Do not second-guess yourself. Get that first-draft pulled together without any editing from your mind. Once you have a full first draft, put it away and let it ‘rest’ for about 3 – 4 weeks. Read other books, watch movies, go on vacation; do whatever but don’t look at your manuscript.
Once you’ve let the book rest, read through it with a red pen (or whatever color you’d like). Adjust the story as you see fit and hen begin working on editing and revising. Give to your writing group, or writing partner for critique before sending to an agent, or publisher.
You’ve told us about your writing process, we touched on indie publishing and resources for writers but we don’t know who you are as a writer. Can you tell us a bit about you?
I have been writing on and off for over 20 years. To date, the off-writing portion seems to have provided fodder for the writing phase of my career as I currently have, five novel-length works in progress. Early in my career, I did legwork for The New York Times and freelanced for a number of local and regional newspapers and magazines. However, my calling – fiction writing – became apparent after my two-year writers’ mentoring course with Jacqueline Lichtenberg in the early 2000’s. From that course, several short stories emerged that readers and fellow writers urged me to develop into longer works.
After a quiescent decade, story ideas abounded and are being developed and scheduled for bringing into fully fleshed out written form.
Along the way, two short stories have been published by literary journals. They are
Chambray Curtains Blowing in the Wind
How Charlie Ray Saved My Life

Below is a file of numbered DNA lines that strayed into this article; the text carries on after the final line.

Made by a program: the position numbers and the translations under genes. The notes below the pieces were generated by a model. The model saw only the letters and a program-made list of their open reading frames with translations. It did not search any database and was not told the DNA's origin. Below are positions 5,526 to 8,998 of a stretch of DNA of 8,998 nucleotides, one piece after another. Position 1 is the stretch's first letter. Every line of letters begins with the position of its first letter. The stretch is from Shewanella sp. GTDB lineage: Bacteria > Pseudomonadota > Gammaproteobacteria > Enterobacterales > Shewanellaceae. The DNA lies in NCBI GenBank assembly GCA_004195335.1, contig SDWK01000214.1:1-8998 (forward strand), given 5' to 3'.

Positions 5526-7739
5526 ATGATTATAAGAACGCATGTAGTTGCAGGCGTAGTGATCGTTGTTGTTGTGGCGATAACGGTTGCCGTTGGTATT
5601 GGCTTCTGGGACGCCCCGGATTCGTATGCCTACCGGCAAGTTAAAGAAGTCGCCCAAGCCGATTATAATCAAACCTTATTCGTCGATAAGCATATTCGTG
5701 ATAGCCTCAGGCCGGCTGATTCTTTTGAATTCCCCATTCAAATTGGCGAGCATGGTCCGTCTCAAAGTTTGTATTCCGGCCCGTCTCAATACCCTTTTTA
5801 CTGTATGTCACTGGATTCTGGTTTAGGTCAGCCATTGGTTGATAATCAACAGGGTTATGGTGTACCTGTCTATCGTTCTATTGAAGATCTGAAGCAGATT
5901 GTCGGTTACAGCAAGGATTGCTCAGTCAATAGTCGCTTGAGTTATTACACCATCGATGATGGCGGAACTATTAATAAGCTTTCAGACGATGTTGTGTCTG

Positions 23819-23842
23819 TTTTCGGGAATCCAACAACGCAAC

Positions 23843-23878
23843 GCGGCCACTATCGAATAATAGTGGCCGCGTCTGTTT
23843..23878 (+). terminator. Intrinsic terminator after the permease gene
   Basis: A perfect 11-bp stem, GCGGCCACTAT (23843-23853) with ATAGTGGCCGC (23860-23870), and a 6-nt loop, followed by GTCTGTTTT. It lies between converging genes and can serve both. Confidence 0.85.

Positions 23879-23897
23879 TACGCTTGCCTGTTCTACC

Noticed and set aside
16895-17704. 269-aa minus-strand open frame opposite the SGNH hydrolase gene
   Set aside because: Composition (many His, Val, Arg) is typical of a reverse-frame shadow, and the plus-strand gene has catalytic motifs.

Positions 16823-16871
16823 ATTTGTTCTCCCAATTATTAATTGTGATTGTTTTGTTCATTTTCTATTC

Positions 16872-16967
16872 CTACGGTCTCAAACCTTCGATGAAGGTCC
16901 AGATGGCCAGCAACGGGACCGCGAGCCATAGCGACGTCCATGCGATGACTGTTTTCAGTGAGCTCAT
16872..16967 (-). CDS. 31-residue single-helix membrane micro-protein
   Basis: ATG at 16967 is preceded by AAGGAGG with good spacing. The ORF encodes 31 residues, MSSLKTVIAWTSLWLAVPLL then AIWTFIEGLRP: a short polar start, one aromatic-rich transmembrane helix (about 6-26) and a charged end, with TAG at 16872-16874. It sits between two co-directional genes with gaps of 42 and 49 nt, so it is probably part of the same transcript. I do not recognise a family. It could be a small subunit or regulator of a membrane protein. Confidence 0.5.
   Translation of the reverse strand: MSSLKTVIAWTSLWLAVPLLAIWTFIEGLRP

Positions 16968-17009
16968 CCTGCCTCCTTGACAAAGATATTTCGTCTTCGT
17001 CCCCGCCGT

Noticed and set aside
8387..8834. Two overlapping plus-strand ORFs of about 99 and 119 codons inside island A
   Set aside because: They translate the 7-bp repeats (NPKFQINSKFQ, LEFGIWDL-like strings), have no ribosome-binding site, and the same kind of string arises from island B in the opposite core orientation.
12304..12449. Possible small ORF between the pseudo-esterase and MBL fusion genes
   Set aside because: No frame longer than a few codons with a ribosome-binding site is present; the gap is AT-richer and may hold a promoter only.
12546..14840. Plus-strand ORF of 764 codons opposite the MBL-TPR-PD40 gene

Fury From Hell is technically my third full-length novel. I have read that a writer’s first novel (the very very very first one written on parchment paper because you were in the kitchen cooking when the idea struck…) is rarely ever publishable. You generally catch on by the 3/4/5th book! That is, unless you have help.
Fury From Hell is a paranormal thriller about good vs. evil. Here, the good is in the form of Detective Jennifer Holden, a homicide cop that is haunted by her own personal demons of a murder she committed when she was just a teenager. The trauma she suffered at the hands of social agency after agency hardened Jennifer into a staunch atheist making her gun and her bank account the only things she truly believes in.
We meet Detective Holden, shortly before she begins working on her first solo murder case. The victim is Kyma Barnes who was brutally raped and killed. As Kyma’s soul leaves her body, a demon being called by a coven of dark witches at nearby Prospect Park, is drawn to the dying woman by her death throes. Fury Abatu offers to avenge Kyma’s death. The price? The dying woman’s soul. Kyma gives it gladly to ensure the man who killed her pays dearly.
At the crime scene, Jennifer becomes possessed by Fury Abatu. Hosts usually die a violent death within weeks of the initial possession. Detective Holden does not know she is possessed…
With her own demise on the line, Jennifer must fight for her life and her very soul – something she’s not sure she even believes in – to rid herself of the dark force surrounding her and her friends.
Can Jennifer be saved from the demon? Will she be able to find the faith to believe in something greater than herself and her material things?
Read this first installment of the From Hell series to find out!
Where can readers find you?
Where can readers purchase Fury From Hell?